THE FIRST AMENDMENT
Congress shall make no law respecting an establishment of religion, or prohibiting the free exercise thereof; or abridging the freedom of speech, or the press; or the right of the people peaceably to assemble, and to petition the Government for a redress of grievances.
Updated: March 2, 2013 6:48AM
After years of going nowhere, immigration reform has shot to the top of the Washington agenda.
Finally, there is a serious chance Congress — Democrats and Republicans alike — will agree on a realistic path to citizenship for some 11 million illegal immigrants and make a practical plan to secure the nation’s southern border.
A bipartisan group of eight senators has outlined a plan that combines a path to citizenship — the Democrats’ first priority — with securing the border against future illegal immigration — the Republicans’ priority. That each side is willing to accept the other’s precondition is a big step toward doing a deal.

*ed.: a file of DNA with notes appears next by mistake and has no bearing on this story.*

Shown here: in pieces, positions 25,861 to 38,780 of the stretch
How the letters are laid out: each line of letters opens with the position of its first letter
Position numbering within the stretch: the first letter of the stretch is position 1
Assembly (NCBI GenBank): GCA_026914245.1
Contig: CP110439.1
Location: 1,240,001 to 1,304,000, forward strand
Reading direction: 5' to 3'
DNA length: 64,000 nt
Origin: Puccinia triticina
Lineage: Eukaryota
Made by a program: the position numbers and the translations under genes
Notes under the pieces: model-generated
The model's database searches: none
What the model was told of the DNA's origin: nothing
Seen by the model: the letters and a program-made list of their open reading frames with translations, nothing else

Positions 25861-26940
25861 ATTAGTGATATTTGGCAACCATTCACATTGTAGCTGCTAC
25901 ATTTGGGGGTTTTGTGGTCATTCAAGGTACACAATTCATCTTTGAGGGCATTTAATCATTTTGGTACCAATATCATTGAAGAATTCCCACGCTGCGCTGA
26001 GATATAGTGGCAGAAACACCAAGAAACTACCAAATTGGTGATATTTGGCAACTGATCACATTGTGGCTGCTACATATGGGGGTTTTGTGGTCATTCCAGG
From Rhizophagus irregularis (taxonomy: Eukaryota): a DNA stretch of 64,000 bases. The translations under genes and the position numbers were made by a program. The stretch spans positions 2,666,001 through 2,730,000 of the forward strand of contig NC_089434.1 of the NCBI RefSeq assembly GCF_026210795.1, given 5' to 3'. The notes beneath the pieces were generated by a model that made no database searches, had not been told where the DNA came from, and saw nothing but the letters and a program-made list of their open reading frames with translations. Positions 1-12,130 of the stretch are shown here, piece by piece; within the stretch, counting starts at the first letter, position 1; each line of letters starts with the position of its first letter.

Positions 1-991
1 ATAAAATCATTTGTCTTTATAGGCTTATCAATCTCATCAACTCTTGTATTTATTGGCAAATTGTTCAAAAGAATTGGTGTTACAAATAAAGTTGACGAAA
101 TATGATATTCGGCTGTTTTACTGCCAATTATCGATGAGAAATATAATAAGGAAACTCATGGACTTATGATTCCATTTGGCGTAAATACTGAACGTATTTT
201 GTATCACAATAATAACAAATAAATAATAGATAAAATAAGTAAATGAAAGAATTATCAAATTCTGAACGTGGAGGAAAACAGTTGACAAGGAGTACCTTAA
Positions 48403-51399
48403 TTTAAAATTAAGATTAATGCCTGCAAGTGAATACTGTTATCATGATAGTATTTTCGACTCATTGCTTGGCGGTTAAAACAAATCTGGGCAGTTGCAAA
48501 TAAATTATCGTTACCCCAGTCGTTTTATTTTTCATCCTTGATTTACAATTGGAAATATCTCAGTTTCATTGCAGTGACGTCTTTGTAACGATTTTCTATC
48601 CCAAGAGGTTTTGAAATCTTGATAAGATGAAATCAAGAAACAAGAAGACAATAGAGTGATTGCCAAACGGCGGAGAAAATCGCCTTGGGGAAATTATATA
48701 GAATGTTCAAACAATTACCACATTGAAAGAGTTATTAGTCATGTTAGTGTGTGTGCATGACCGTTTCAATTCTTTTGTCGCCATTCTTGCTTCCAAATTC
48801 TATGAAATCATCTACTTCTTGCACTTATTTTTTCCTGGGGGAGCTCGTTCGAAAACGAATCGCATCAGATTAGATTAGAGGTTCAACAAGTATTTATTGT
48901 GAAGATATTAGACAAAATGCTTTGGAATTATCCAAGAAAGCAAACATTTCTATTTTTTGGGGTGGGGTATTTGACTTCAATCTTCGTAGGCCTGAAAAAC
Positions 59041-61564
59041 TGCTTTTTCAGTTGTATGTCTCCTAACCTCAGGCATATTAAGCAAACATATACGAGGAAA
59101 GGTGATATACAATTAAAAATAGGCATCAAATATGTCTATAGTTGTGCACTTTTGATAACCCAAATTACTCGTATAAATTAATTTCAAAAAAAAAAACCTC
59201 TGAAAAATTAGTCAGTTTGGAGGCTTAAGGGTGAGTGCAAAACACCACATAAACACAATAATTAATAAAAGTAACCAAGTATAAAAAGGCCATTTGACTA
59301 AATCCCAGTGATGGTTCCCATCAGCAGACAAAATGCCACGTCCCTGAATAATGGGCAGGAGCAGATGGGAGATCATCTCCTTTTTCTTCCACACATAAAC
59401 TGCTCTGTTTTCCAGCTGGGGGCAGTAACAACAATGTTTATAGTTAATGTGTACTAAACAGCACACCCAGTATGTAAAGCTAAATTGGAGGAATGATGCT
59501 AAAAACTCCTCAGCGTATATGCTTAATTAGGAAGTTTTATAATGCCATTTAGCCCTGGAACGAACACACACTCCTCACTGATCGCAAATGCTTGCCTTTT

On Tuesday, President Barack Obama hailed the senators’ interest in overhauling the nation’s immigration laws and laid out his goals for immigration reform.
The senators’ plan mirrors one that went nowhere in 2007, but the politics have changed. Obama won re-election with 71 percent of the Latino vote, compared with 27 percent for Mitt Romney. GOP leaders fear their party can’t survive without Latino support.
The sad stories under our current system stretch to every corner of the country. Mistreated workers are afraid to complain for fear of deportation. Families are torn apart when a parent is picked up for a minor infraction and deported. Children grow up knowing no other country but the United States, but still are denied citizenship.
The senators’ bipartisan plan begs many questions. How long would immigrants have to wait to become citizens? How can low-wage guest workers be invited into the country without antagonizing unions? Would a national identity card be necessary? Do we really want drones patrolling our borders, as the senators envision?
These are big questions that require creative and interdependent solutions. Fortunately, the bipartisan working group agrees immigration reform must be comprehensive, not piecemeal.
Somewhere in all these stirrings is true and bipartisan immigration reform.